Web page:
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He's a small boy packing a big punch, and Kiwis have been warned to watch out for him this year.
Conditions were ripe for development of the notorious El Nino, MetService said today.
El Nino - usually translated from Spanish as "The Christ child" or "male child" - influenced weather patterns worldwide.
Previous incarnations caused a cocktail of bizarre or unseasonal conditions from droughts to floods in afflicted areas.
It remained unclear how big El Nino's influence would be this autumn, and Federated Farmers said it was wise to prepare for a possible El Nino, but not to panic.
MetService meteorologist Georgina Griffiths said the chances of El Nino manifesting this year were twice as high as usual.
Typically, El Nino brought more rain to western parts of New Zealand, and drier than usual conditions to the east.
Ms Griffiths said today's announcement was meant as a "heads-up" for farmers, who could also expect a colder than usual spring if El Nino developed.
Cyclone Pam, which earlier this month wreaked havoc in Melanesia and the North Island's east coast, had another nasty sting in its tail.
"Cyclone Pam produced one of the strongest reversals of the tropical trade winds seen in recent years. Known as 'westerly wind bursts', these can kick-start El Nino, since they allow warmer waters to push towards South America," Ms Griffiths said.
She said unusually powerful westerly winds would hit New Zealand's west coast if El Nino developed.
But El Nino would not be the biggest influence on weather in April, Ms Griffiths said.
"In the short-term, weather sequences, rather than El Nino, will influence New Zealand rainfall and temperature," she said.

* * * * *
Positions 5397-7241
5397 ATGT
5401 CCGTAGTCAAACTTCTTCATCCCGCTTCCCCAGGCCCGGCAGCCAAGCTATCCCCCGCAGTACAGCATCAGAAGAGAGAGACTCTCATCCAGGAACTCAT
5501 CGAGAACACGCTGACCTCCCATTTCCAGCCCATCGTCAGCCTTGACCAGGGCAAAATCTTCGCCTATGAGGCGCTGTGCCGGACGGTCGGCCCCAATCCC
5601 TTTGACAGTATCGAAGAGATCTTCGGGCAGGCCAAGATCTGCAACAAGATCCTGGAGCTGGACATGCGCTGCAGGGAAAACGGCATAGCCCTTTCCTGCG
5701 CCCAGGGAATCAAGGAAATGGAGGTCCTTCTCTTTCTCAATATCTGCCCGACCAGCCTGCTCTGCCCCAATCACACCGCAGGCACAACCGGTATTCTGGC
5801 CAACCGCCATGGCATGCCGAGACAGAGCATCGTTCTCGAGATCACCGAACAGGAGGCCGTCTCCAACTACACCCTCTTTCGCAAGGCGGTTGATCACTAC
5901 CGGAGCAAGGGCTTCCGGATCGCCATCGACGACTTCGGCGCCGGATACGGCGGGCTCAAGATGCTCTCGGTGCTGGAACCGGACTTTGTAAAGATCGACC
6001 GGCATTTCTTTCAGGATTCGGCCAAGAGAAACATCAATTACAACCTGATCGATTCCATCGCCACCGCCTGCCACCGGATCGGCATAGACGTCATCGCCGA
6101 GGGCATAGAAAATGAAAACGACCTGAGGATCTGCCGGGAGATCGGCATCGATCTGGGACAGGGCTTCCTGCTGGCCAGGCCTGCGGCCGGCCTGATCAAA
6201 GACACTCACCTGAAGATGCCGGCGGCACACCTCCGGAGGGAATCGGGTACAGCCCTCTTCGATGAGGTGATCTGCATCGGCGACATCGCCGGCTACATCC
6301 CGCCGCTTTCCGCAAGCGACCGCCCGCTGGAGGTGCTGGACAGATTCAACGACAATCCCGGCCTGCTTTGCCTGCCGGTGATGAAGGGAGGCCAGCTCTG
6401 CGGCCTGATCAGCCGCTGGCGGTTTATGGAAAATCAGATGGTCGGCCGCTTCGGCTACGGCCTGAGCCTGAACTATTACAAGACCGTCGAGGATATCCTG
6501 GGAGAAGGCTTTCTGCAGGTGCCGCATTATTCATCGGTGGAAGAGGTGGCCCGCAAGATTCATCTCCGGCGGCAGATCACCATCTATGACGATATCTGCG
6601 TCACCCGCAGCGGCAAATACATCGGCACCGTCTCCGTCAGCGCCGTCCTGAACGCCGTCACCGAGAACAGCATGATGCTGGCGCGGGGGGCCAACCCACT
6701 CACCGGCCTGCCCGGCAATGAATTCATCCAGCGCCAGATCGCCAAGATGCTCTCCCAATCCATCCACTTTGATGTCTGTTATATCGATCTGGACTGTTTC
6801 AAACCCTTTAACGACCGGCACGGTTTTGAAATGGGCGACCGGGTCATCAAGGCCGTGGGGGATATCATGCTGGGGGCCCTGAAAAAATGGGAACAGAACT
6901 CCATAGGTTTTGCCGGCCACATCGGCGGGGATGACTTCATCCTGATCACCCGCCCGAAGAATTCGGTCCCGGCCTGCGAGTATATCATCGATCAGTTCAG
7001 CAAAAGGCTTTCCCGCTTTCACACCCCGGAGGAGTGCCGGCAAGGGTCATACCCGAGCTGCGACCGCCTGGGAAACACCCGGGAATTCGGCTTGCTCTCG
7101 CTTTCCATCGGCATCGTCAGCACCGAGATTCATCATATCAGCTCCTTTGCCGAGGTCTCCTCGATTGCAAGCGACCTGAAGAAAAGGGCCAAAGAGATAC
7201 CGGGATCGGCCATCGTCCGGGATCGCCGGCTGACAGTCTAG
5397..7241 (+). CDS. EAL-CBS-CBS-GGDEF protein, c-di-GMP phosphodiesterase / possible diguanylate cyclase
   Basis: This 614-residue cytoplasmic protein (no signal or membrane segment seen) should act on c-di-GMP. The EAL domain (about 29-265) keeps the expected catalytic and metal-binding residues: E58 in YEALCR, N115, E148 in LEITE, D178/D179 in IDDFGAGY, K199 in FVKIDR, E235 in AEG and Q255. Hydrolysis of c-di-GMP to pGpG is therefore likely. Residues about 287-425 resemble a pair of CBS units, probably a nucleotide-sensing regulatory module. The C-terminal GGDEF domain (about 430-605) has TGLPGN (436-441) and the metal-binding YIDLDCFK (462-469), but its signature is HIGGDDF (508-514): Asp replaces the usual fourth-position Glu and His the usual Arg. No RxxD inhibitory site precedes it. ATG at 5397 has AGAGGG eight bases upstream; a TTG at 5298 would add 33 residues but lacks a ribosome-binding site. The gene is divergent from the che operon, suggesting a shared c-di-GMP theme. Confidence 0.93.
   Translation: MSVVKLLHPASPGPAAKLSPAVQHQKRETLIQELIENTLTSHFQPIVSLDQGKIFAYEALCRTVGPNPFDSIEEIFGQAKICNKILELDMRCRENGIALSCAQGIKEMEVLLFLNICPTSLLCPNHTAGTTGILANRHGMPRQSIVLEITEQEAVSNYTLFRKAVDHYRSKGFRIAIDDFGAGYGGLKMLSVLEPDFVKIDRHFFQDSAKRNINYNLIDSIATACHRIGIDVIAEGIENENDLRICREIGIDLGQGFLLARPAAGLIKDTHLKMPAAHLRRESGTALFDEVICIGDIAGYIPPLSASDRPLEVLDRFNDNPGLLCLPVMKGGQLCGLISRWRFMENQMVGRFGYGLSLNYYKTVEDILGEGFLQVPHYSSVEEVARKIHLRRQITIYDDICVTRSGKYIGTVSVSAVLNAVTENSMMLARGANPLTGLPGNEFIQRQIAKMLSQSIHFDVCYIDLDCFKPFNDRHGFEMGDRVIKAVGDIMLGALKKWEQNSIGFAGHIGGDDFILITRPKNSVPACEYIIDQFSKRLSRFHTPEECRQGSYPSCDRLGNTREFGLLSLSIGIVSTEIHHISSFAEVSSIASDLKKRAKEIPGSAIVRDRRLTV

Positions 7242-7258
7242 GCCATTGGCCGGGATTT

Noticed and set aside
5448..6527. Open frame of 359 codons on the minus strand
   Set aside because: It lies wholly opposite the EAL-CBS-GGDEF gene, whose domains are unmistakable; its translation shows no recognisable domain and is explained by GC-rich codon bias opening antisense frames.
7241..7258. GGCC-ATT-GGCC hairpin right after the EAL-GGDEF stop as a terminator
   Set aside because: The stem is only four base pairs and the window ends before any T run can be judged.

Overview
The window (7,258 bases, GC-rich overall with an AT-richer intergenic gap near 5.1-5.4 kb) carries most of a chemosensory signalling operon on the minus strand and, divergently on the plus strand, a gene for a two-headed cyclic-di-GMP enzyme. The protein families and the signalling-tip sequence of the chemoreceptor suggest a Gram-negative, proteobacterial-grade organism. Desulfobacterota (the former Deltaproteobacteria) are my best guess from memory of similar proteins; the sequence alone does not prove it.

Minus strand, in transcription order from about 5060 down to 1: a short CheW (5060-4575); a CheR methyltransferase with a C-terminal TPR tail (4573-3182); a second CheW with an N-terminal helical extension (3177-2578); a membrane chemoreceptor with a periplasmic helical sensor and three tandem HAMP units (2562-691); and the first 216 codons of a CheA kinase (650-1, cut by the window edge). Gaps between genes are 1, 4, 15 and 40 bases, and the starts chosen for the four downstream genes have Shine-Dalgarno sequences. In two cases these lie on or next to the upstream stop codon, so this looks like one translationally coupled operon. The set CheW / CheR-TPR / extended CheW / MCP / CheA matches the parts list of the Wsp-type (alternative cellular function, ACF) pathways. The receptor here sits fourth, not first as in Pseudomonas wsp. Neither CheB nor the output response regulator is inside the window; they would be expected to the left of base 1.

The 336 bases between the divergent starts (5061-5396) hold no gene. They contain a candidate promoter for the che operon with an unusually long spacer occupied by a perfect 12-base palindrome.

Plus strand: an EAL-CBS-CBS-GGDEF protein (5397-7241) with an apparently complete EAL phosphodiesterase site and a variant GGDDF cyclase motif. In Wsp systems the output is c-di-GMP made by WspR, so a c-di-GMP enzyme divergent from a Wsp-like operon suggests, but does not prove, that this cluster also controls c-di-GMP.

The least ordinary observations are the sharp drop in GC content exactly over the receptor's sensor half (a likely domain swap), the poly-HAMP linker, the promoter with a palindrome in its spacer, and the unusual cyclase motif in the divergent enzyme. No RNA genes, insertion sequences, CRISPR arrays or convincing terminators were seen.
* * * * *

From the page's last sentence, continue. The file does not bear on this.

This April was expected to be warmer than average for most of the country. MetService predicted the north and west of the South Island, and southwestern North Island from Taranaki to Wellington would be wetter than normal.
MetService expected typical rainfall in April for the rest of the North Island, Southland, and the South Island's east coast.
Federated Farmers adverse events spokeswoman Katie Milne said farmers in drought-afflicted parts of Marlborough, Canterbury and Otago were most in need of rain right now.
However, Ms Milne said a sudden heavy downpour after a long dry spell was not ideal either, as it could wash away nutrients and ruin soils. Instead, persistent light to moderate rain was needed.
Parasites would "multiply like crazy" and take advantage of sudden surge in moisture after a dry spell.
She advised lifestyle block owners and residents to drench their pets or stock to rid them of parasites when this happened.
Ms Milne said El Nino forecasts were based on modelling that wasn't always accurate and the event was not a foregone conclusion.
- John Weekes of NZME. News Service